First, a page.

What were the problems of modern society, according to Henry David Thoreau in Walden, and why did he believe simplicity was the solution?

Expert Answers info

favoritethings eNotes educator | Certified Educator

calendarEducator since 2016

write6,404 answers

starTop subjects are Literature, History, and Arts

Thoreau says, in part,

The mass of men lead lives of quiet desperation. What is called resignation is confirmed desperation. From the desperate city you go into the desperate country, and have to console yourself with the bravery of minks and muskrats. A stereotyped but unconscious despair is concealed even under what are called the games and amusements of mankind.

He believes that people have become overwhelmed by their possessions, that they feel they must work and work more in order to buy more and more stuff. They have houses that are too big, with rooms they don't need, and they fill those rooms with things they don't need. The more people feel compelled by materialist impulses, the more they acquire, and eventually, they find that they must work just to keep what they have. Thoreau thinks that men become desperate as a result of their feeling that they must work more and more and that they eventually resign themselves to such a life. When people choose simplicity instead, they do not buy a bigger house than they need or more stuff than they require for the purpose of living. This means that they can work so much less and use their time for those pursuits that make them happy.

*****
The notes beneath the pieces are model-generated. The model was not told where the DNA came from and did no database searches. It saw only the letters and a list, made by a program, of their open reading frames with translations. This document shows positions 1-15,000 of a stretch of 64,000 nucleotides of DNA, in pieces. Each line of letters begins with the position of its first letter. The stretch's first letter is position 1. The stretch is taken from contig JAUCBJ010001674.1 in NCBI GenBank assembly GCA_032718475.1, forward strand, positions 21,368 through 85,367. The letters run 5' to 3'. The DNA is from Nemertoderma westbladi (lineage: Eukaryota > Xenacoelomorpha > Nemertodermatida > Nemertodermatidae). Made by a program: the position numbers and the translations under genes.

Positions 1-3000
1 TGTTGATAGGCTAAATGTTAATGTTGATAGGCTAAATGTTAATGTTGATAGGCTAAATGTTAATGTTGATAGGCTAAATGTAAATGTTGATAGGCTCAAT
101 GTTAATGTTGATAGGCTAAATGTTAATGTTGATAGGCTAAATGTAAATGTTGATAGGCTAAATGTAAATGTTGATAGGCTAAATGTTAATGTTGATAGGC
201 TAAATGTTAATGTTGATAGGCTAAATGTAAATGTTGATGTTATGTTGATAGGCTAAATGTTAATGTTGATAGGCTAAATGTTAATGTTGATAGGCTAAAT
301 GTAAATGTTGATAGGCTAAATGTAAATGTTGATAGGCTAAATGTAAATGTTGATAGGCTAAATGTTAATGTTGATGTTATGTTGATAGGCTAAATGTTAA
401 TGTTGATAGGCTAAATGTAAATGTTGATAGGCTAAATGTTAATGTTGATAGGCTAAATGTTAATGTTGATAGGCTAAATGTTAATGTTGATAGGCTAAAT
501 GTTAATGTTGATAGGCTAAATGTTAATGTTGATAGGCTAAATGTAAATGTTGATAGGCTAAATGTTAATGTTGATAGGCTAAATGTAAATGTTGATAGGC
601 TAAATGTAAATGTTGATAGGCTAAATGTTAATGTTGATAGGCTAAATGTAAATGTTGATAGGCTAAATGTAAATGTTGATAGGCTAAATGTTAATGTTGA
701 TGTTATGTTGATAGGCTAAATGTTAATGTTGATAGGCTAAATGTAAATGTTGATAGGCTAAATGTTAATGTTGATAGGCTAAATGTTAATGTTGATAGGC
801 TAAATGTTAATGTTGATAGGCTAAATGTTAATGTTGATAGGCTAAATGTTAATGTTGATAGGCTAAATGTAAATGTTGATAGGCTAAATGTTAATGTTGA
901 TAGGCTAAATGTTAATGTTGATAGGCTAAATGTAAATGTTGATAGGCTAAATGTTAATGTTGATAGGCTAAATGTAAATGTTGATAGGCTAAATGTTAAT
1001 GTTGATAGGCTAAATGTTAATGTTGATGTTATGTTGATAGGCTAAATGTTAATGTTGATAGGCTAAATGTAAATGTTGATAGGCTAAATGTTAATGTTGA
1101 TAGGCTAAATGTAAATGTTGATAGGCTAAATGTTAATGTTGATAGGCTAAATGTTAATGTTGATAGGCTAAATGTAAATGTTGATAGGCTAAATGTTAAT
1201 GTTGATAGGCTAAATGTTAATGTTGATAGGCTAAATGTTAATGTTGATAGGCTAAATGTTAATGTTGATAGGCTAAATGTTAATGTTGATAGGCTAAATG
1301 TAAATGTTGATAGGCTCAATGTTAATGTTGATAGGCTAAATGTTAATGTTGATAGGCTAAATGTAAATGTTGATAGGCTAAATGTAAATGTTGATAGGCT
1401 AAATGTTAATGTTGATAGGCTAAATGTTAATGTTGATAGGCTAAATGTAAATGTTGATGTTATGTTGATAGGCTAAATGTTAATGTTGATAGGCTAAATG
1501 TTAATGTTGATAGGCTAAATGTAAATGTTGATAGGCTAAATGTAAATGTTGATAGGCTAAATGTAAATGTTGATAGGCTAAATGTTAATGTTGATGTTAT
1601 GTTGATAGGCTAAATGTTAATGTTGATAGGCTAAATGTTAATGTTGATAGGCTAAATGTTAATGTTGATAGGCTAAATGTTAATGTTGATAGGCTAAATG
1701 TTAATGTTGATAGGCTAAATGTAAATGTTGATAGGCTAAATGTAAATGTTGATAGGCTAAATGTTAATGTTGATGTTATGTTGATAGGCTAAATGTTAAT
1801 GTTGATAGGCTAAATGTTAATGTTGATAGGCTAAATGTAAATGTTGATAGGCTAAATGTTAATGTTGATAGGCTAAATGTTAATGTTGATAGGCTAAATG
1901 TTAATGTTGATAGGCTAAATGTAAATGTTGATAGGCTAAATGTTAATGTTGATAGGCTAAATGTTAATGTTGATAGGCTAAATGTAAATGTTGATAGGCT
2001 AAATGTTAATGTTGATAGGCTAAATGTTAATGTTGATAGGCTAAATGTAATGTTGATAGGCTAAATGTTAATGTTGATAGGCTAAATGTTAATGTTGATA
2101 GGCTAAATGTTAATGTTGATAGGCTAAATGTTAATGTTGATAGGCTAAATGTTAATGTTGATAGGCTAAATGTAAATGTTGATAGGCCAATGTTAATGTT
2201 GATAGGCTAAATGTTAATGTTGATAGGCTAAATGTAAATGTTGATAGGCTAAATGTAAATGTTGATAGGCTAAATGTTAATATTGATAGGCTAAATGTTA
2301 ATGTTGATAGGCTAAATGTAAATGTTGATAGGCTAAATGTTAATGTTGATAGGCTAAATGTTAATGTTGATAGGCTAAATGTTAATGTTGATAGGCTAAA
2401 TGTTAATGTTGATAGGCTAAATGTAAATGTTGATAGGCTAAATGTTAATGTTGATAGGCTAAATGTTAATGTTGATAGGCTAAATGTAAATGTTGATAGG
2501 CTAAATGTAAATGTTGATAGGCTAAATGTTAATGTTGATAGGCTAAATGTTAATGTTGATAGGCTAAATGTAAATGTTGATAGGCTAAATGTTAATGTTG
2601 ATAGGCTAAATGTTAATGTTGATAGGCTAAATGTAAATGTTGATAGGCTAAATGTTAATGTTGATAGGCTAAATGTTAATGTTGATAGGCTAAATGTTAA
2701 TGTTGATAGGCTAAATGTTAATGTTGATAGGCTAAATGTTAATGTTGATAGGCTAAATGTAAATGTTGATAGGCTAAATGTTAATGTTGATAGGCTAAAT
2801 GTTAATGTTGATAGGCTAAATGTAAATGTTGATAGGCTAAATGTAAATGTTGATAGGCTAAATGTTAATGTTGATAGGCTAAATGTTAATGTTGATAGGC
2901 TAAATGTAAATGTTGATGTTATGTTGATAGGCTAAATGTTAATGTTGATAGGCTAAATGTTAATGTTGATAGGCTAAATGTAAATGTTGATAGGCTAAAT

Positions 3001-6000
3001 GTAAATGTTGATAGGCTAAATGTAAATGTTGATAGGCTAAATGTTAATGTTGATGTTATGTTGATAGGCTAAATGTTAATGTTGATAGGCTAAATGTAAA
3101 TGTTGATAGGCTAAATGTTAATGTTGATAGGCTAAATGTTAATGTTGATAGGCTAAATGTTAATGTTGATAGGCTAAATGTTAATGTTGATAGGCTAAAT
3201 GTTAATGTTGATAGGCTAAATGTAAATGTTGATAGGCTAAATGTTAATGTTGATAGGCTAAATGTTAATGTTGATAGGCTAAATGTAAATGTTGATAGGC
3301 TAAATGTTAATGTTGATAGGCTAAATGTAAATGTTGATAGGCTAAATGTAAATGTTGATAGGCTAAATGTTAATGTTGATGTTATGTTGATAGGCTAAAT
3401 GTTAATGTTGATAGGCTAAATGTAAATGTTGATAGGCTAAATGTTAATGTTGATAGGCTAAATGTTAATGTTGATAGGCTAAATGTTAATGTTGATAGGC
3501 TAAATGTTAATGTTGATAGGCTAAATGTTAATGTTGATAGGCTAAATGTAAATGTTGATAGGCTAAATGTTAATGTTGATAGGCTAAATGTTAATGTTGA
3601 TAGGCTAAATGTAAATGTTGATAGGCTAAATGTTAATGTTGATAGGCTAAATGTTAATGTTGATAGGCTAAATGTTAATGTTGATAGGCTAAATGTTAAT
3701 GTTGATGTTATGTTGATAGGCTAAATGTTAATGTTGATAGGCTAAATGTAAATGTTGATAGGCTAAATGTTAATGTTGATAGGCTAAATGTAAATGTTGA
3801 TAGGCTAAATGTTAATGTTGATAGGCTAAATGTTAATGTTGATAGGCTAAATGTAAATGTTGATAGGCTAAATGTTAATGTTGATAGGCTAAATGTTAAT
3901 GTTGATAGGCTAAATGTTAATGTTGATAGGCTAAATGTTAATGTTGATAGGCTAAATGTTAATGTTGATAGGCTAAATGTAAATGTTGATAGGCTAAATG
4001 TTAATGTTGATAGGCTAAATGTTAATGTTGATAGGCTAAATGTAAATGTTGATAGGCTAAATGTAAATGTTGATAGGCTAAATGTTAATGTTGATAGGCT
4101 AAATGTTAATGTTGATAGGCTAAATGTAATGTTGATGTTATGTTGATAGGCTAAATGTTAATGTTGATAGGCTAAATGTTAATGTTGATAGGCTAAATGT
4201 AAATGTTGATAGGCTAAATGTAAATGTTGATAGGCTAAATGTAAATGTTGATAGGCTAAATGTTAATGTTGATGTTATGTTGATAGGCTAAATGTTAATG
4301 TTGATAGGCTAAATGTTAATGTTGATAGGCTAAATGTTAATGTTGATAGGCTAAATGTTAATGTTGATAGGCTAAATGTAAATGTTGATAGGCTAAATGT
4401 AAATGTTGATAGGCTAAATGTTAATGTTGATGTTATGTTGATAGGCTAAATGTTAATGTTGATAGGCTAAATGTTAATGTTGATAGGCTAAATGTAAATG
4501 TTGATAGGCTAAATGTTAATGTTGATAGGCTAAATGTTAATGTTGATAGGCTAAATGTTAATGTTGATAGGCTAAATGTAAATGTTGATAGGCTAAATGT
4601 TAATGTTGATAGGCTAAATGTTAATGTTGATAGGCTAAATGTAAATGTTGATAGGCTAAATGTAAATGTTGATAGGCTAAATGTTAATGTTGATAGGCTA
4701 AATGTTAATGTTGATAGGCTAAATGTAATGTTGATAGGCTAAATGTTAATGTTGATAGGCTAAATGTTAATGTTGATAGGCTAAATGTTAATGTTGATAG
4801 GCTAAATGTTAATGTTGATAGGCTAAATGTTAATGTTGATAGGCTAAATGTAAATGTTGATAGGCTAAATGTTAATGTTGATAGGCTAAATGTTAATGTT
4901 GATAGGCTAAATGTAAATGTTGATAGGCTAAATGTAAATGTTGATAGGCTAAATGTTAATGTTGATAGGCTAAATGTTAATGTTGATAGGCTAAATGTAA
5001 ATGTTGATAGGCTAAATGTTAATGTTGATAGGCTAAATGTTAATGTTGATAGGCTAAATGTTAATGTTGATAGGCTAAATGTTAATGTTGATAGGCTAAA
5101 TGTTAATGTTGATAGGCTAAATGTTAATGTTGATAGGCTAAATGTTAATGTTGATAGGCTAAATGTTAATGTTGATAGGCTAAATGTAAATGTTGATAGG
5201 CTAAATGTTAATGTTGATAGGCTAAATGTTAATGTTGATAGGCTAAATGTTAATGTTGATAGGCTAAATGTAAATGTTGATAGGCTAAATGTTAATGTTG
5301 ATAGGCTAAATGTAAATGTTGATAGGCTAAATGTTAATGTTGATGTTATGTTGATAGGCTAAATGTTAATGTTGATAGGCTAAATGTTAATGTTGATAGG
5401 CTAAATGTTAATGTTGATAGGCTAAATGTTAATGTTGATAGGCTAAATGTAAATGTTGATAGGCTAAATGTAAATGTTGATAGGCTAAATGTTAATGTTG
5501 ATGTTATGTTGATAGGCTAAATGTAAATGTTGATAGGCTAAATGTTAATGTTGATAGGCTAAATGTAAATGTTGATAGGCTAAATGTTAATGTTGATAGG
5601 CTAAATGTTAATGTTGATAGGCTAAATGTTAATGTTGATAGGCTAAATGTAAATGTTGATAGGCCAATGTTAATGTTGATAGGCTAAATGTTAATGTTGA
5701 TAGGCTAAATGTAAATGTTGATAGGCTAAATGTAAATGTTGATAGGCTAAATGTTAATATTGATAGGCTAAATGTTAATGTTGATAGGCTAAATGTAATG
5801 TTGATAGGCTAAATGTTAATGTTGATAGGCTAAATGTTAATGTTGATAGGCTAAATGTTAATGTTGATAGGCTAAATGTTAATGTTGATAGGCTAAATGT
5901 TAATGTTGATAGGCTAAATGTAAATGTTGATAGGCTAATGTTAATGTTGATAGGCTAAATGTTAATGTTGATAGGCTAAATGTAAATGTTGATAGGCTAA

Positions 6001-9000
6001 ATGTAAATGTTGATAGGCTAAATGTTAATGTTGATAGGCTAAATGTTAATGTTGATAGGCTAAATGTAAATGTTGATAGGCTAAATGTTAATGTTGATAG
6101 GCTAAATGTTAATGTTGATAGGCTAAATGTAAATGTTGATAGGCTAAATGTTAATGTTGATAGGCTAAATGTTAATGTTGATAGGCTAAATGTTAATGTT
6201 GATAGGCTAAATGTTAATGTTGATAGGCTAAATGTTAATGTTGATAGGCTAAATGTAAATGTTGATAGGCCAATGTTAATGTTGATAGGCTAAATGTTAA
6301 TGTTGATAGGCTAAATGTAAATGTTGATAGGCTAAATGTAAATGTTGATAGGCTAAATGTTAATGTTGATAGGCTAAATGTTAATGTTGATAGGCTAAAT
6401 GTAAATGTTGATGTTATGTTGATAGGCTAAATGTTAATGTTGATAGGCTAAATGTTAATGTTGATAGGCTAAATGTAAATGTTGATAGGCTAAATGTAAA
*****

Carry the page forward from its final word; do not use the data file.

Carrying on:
check Approved by eNotes Editorial
rrteacher eNotes educator | Certified Educator

calendarEducator since 2011

write5,475 answers

starTop subjects are Literature, History, and Social Sciences

There are many problems with modern life, according to Thoreau, but perhaps the worst is that mankind has become completely focused on acquisitiveness, at the expense of higher pursuits. Writing in the midst of the Market Revolution, Thoreau is horrified by modern life, claiming that "we live meanly, like ants," and that "our life is frittered away by detail." The pursuit of material success (and material goods) has made our lives "cluttered," and "ruined by luxury and heedless expense." Thoreau wants to suggest another course, one in which people focus on their inner lives and the beauty of the world around them. Against the problems of modern society, he offers a mantra: "Simplify, simplify, simplify!" The only solution for a life in which people are ruined by greed, ambition, and superficiality is a "Spartan simplicity of life and an elevation of purpose." 

check Approved by eNotes Editorial

Unlock This Answer Now